46. Matz MV, Marshall NJ, Vorobyev M (2006) Are corals colorful? Photochem Photobiol 82:345–350PubMedCrossRefGoogle Scholar
  47. Medina M, Collins AG, Takaoka TL, Kuehl JV, Boore JL (2006) Naked corals: skeleton loss in Scleractinia. Proc Natl Acad Sci USA 103:9096–9100PubMedCrossRefGoogle Scholar
  48. Meroz-Fine E, Brickner I, Loya Y, Ilan M (2003) The hydrozoan coral Millepora dichotoma: speciation or phenotypic plasticity? Mar Biol 143:1175–1183CrossRefGoogle Scholar
  49. Merzlyak EM, Goedhart J, Shcherbo D, Bulina ME, Shcheglov AS, Fradkov AF, Gaintzeva A, Lukyanov KA, Lukyanov S, Gadella TWJ (2007) Bright monomeric red fluorescent protein with an extended fluorescence lifetime. Nat Methods 4:555–557PubMedCrossRefGoogle Scholar
  50. Muntz L, Norton TA, Ebling FJ, Kitching JA (1972) The ecology of Lough Ine. XVIII. Factors controlling the distribution of Corynactis viridis Allman. J Anim Ecol 41:735–750CrossRefGoogle Scholar
  51. Notredame C, Higgins D, Heringa J (2000) T-Coffee: a novel method for fast and accurate multiple sequence alignment. J Mol Biol 302:205–217PubMedCrossRefGoogle Scholar
  52. Ormö M, Cubitt AB, Kallio K, Gross LA, Tsien RY, Remington SJ (1996) Crystal structure of the Aequorea victoria green fluorescent protein. Science 273:1392–1395PubMedCrossRefGoogle Scholar
  53. Oswald F, Schmitt F, Leutenegger A, Ivanchenko S, D’angelo C, Salih A, Maslakova S, Bulina M, Schirmbeck R, Nienhaus GU, Matz MV, Wiedenmann J (2007) Contributions of host and symbiont pigments to the coloration of reef corals. Eur J Biochem 274:1102–1122Google Scholar
  54. Patterson GH, Knobel SM, Sharif WD, Kain SR, Piston DW (1997) Use of the green fluorescent protein and its mutants in quantitative fluorescence microscopy. Biophys J 73:2782–2790PubMedCrossRefGoogle Scholar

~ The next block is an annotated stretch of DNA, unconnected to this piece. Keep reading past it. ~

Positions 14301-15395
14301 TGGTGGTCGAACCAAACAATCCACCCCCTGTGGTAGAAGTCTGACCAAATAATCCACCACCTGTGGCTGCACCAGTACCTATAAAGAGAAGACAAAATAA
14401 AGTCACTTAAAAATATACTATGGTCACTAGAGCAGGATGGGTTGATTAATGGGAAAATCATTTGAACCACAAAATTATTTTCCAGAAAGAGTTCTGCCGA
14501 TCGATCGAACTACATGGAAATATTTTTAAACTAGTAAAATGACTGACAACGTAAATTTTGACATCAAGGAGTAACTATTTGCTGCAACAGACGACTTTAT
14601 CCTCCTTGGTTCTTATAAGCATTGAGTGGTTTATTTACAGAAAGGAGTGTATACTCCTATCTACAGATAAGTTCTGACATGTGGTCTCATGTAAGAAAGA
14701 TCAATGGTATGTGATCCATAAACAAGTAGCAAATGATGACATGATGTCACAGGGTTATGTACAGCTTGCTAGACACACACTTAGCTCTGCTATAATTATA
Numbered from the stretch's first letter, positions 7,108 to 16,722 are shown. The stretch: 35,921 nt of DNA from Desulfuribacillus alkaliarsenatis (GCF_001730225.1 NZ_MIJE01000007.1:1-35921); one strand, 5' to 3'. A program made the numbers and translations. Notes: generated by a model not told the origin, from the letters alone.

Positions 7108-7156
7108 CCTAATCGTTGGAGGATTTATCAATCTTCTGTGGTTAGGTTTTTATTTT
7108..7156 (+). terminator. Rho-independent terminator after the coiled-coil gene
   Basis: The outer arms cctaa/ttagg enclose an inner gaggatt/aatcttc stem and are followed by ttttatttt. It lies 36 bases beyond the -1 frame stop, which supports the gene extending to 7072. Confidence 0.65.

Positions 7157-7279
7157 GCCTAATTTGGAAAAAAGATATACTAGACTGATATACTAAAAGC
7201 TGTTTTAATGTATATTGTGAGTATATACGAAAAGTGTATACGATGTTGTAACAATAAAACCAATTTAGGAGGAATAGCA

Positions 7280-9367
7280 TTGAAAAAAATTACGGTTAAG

55. Patterson G, Day RN, Piston D (2001) Fluorescent protein spectra. J Cell Sci 114:837–838PubMedGoogle Scholar
  56. Rambaut A (2007) FigTree, a graphical viewer of phylogenetic trees. Available at:
  57. Relyea RA (2004) Fine-tuned phenotypes: tadpole plasticity under 16 combinations of predators and competitors. Ecology 85:172–179CrossRefGoogle Scholar
  58. Salih A, Larkum A, Cox G, Köhl M, Hoegh-Guldberg O (2000) Fluorescent pigments in corals are photoprotective. Nature 408:850–853PubMedCrossRefGoogle Scholar
  59. Schlichter D, Meier U, Fricke HW (1994) Improvement of photosynthesis in zooxanthellate corals by autofluorescent chromatophores. Oecologia 99:124–131CrossRefGoogle Scholar
  60. Schmieder RW (1991) Ecology of an underwater island. Cordell Expeditions, Walnut CreekGoogle Scholar
  61. Shagin DA, Barsova EV, Yanushevich YG, Fradkov AF, Lukyanov KA, Labas YA, Semenova TN, Ugalde JA, Meyers A, Nunez JM, Widder EA, Lukyanov SA, Matz MV (2004) GFP-like proteins as ubiquitous metazoan superfamily: evolution of functional features and structural complexity. Mol Biol Evol 21:841–850PubMedCrossRefGoogle Scholar
  62. Shaner NC, Campbell RE, Steinbach PA, Giepmans BN, Palmer AE, Tsien RY (2004) Improved monomeric red, orange and yellow fluorescent proteins derived from Discosoma sp. red fluorescent protein. Nat Biotechnol 22:1567–1572PubMedCrossRefGoogle Scholar
  63. Shaner NC, Steinbach PA, Tsien RY (2005) A guide to choosing fluorescent proteins. Nat Methods 2:905–909PubMedCrossRefGoogle Scholar
  64. Shu X, Shaner NC, Yarbrough CA, Tsien RY, Remington SJ (2006) Novel chromophores and buried charges control color in mFruits. Biochemistry 45:9639–9647PubMedCrossRefGoogle Scholar
  65. Simms D, Cizdziel PE, Chomczynski P (1993) TRIzol: a new reagent for optimal single-step isolation of RNA. Focus (Life Technologies) 15:99–102Google Scholar
  66. Smith S (2007) Available at: